Geometer’s Sketchpad Essentials 5 – Basic Graphing

This is the fifth part of the Geometer’s Sketchpad Essentials Series.  In this post, we are going to learn how graph using Geometer’s Sketchpad. We are going to plot the function f(x) = x^2 and g(x) = x + 1, change their properties such as colors, and thickness, and plot their intersections.

The output of our tutorial is shown above. To construct the graph, follow the step by step  instructions below. 


1.) Open Geometer’s Sketchpad.

2.) To display the Cartesian coordinate, click the Graph menu from the menu bar and then select Define Coordinate System

3.) With the Selection Arrow active, drag the point at (1,0) to adjust space between coordinates of the axes, and drag the axes to adjust their position on the sketchpad.

4.) To graph f(x) = x^2, click Graph, click Plot New Function to display the New Function dialog box.

5.) In the New Function dialog box, type x^2 and then press the OK button. Notice that GSP automatically adds f(x) as shown below, and the equation of the function appears at the upper-left corner of the sketchpad.

6.) To change the thickness of the graph, click the Display menu from the menu bar, choose Line Width, and then click Thick. Change also the color of the line by clicking the Display menu, Color, and then choosing the color you like from the color palette.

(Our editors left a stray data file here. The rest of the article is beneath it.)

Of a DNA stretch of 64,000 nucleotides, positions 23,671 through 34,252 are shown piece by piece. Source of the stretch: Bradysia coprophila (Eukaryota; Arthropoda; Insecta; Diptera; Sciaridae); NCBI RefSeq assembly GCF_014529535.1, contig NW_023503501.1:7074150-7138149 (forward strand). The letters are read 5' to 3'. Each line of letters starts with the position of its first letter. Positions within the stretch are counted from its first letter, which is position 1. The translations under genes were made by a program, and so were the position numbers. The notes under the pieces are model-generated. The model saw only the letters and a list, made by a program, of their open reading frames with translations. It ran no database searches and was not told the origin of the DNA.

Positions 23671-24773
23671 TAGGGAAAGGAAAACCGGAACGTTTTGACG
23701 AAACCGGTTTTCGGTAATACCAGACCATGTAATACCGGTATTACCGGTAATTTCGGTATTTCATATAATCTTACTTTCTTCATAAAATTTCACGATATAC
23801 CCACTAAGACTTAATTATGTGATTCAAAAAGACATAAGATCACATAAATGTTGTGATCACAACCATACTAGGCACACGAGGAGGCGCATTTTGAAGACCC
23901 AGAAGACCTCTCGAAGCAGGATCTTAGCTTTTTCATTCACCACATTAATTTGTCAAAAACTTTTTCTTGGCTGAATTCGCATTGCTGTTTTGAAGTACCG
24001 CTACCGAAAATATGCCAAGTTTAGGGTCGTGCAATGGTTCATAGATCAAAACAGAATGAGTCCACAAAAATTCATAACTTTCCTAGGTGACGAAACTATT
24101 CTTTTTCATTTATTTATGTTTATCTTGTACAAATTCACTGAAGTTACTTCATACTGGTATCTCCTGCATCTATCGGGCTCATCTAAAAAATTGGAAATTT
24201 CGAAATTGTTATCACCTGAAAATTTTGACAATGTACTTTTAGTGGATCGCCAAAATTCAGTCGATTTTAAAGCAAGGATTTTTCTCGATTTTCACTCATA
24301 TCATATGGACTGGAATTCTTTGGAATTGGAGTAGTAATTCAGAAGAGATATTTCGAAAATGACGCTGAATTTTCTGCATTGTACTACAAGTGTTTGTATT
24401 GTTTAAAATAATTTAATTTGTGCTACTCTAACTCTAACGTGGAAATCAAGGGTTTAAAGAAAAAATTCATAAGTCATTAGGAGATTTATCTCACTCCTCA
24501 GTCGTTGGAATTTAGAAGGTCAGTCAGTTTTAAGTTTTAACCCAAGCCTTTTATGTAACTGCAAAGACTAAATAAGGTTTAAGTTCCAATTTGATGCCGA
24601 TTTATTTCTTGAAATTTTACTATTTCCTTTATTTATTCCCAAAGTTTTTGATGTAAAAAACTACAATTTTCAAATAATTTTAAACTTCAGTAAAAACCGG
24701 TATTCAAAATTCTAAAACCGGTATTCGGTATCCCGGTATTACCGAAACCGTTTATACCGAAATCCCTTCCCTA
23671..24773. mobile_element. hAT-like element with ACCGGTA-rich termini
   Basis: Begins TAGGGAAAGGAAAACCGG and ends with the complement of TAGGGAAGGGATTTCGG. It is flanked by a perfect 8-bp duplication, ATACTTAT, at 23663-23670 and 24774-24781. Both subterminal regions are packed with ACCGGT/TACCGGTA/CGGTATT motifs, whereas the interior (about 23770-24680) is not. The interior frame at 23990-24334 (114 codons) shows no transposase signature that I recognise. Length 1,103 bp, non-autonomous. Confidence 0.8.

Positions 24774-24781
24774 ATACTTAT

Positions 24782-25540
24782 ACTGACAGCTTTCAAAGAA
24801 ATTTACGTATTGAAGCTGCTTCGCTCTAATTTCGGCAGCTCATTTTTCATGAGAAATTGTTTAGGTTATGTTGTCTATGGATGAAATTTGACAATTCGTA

7.) Using steps 5-6, plot the graph of g(x) = x + 1. Again, just type x + 1 in the New Function dialog box. GSP will automatically name the function g.

8.) Notice that the two graphs intersect at (-1,1) and (2,4). To plot these points, click Graph, and select Plot Points. Select the Plot as Rectangular(x,y) option in the Plot Points dialog box (see following Figure), type the appropriate x and y values, and click the Plot button.

9.) Plot the second point, then click Done to close the dialog box.

10.) To display the coordinates of the two points, select the two points, click the Measure menu and then click Coordinates.

Now, we have completed our graphs. Save your file and try exploring how to graph other functions.

Leave a Reply